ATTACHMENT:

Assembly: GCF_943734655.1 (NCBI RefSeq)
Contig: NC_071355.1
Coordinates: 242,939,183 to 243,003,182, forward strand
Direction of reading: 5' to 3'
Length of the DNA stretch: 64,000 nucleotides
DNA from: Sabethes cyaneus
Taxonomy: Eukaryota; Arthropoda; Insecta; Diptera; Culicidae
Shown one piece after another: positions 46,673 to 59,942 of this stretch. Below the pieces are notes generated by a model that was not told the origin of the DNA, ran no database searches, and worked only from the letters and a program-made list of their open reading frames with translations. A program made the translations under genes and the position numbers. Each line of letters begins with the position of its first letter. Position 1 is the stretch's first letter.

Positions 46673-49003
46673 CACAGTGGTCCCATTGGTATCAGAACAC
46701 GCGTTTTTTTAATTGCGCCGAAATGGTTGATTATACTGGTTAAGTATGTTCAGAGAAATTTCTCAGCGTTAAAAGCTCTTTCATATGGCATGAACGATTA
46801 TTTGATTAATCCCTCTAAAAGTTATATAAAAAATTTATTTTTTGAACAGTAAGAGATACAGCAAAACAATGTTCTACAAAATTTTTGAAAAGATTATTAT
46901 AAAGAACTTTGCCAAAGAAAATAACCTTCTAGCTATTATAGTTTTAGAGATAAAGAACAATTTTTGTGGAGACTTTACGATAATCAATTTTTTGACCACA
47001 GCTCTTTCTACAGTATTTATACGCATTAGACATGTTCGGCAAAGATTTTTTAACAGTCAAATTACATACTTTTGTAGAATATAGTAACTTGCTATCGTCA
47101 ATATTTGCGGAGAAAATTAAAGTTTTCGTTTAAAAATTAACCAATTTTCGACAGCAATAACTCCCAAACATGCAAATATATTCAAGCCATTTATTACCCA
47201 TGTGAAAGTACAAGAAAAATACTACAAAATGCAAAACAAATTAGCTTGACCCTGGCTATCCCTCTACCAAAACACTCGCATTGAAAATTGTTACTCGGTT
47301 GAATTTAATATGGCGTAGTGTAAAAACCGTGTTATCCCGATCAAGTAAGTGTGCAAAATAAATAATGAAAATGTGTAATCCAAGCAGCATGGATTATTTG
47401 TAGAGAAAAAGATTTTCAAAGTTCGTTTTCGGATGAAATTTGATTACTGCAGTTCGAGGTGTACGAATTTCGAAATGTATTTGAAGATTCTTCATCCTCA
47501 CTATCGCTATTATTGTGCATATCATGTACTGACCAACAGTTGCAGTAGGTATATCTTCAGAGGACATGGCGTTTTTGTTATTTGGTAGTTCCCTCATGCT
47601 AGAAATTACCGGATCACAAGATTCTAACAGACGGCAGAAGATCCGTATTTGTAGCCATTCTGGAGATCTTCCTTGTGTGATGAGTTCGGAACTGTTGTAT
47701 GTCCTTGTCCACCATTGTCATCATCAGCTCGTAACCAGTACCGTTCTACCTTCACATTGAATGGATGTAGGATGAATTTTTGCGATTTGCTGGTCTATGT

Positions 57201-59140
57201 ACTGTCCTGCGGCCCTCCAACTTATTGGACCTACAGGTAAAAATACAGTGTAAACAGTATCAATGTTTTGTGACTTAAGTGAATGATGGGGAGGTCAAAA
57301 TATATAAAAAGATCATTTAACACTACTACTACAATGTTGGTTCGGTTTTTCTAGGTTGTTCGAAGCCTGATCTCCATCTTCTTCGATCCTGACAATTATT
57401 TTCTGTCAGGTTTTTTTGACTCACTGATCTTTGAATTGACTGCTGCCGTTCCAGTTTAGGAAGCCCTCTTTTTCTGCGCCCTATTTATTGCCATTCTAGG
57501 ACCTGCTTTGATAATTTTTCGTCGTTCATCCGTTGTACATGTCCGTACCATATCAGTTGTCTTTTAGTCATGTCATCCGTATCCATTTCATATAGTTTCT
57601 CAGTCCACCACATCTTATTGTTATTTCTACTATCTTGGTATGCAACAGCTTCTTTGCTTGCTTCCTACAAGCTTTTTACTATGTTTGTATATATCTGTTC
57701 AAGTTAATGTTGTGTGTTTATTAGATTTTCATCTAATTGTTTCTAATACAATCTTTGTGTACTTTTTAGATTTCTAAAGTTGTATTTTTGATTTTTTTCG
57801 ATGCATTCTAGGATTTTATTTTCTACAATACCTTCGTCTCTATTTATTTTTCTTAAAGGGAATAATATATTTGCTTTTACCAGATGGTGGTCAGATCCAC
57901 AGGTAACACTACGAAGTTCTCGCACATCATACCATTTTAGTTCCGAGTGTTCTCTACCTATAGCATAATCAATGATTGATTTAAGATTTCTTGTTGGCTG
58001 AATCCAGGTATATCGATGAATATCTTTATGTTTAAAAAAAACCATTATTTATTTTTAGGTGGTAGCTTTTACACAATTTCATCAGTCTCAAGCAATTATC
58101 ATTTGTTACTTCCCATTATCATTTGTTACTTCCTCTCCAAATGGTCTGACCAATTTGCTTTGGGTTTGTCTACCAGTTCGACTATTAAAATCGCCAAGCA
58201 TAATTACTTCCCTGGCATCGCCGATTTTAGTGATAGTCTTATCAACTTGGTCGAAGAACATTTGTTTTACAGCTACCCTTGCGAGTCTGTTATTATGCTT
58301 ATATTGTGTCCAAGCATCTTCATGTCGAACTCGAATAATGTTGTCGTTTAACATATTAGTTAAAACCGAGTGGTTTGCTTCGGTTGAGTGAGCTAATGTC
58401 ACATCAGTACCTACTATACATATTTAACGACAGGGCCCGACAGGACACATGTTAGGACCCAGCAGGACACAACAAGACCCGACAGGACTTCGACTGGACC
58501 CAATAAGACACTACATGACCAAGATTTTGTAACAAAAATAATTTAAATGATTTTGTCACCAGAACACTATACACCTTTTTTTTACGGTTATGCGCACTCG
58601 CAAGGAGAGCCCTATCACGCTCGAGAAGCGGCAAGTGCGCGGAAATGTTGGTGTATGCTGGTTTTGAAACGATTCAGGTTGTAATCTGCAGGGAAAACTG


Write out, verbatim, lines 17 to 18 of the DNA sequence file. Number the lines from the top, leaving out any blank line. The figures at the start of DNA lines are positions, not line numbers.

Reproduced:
47301 GAATTTAATATGGCGTAGTGTAAAAACCGTGTTATCCCGATCAAGTAAGTGTGCAAAATAAATAATGAAAATGTGTAATCCAAGCAGCATGGATTATTTG
47401 TAGAGAAAAAGATTTTCAAAGTTCGTTTTCGGATGAAATTTGATTACTGCAGTTCGAGGTGTACGAATTTCGAAATGTATTTGAAGATTCTTCATCCTCA